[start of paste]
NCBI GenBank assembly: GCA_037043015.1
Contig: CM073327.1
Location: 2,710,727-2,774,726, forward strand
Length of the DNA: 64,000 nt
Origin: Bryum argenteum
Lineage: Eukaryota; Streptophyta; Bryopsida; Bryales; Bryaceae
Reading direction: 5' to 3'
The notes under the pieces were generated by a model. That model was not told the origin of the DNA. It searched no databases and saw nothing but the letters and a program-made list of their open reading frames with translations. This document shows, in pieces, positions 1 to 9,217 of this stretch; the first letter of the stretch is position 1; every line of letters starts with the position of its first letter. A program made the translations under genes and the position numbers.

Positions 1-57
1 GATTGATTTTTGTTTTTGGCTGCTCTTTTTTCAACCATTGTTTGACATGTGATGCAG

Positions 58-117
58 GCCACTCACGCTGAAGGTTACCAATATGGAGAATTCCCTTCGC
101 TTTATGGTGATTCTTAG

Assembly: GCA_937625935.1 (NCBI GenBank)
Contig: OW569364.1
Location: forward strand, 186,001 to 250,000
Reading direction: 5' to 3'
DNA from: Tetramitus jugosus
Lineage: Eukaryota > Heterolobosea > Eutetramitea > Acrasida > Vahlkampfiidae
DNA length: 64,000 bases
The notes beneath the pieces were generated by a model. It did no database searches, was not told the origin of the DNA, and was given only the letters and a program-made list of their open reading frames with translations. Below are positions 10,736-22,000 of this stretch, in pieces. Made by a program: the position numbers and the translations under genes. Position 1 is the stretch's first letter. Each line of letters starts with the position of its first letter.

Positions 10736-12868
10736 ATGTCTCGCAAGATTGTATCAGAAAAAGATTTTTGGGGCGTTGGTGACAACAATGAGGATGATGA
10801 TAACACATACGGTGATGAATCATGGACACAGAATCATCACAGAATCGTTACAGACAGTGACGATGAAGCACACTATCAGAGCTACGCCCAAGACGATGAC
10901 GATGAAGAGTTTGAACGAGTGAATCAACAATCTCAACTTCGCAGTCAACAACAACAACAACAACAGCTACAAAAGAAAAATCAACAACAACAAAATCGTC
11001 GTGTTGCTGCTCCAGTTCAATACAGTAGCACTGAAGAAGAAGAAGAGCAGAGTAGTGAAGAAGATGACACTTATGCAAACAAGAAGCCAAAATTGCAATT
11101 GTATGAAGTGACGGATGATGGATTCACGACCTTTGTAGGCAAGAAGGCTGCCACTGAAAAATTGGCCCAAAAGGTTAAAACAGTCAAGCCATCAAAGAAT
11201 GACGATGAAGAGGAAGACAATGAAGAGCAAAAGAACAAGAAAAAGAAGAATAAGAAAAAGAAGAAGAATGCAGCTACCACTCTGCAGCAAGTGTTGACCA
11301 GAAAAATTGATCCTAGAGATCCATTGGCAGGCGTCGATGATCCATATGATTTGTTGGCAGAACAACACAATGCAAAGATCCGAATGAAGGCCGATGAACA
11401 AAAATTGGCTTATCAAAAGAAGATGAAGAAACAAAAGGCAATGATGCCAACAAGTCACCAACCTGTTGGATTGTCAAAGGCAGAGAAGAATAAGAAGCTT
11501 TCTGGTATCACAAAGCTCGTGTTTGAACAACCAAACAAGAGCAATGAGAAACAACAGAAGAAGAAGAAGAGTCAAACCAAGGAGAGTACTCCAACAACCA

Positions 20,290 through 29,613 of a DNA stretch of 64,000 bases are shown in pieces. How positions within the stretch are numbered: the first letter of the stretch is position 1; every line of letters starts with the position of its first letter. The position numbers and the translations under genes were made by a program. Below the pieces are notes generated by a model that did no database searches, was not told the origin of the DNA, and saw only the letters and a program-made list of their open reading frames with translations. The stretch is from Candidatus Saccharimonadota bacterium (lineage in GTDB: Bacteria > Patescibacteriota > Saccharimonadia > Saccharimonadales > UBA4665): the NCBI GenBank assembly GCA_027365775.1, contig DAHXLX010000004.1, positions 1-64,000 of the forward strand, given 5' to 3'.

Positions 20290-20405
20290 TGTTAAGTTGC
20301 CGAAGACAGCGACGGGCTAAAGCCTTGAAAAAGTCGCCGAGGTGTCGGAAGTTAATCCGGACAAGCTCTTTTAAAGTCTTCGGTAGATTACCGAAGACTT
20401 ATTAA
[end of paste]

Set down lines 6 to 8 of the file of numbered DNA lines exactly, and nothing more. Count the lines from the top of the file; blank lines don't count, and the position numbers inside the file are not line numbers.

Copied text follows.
Lineage: Eukaryota; Streptophyta; Bryopsida; Bryales; Bryaceae
Reading direction: 5' to 3'
The notes under the pieces were generated by a model. That model was not told the origin of the DNA. It searched no databases and saw nothing but the letters and a program-made list of their open reading frames with translations. This document shows, in pieces, positions 1 to 9,217 of this stretch; the first letter of the stretch is position 1; every line of letters starts with the position of its first letter. A program made the translations under genes and the position numbers.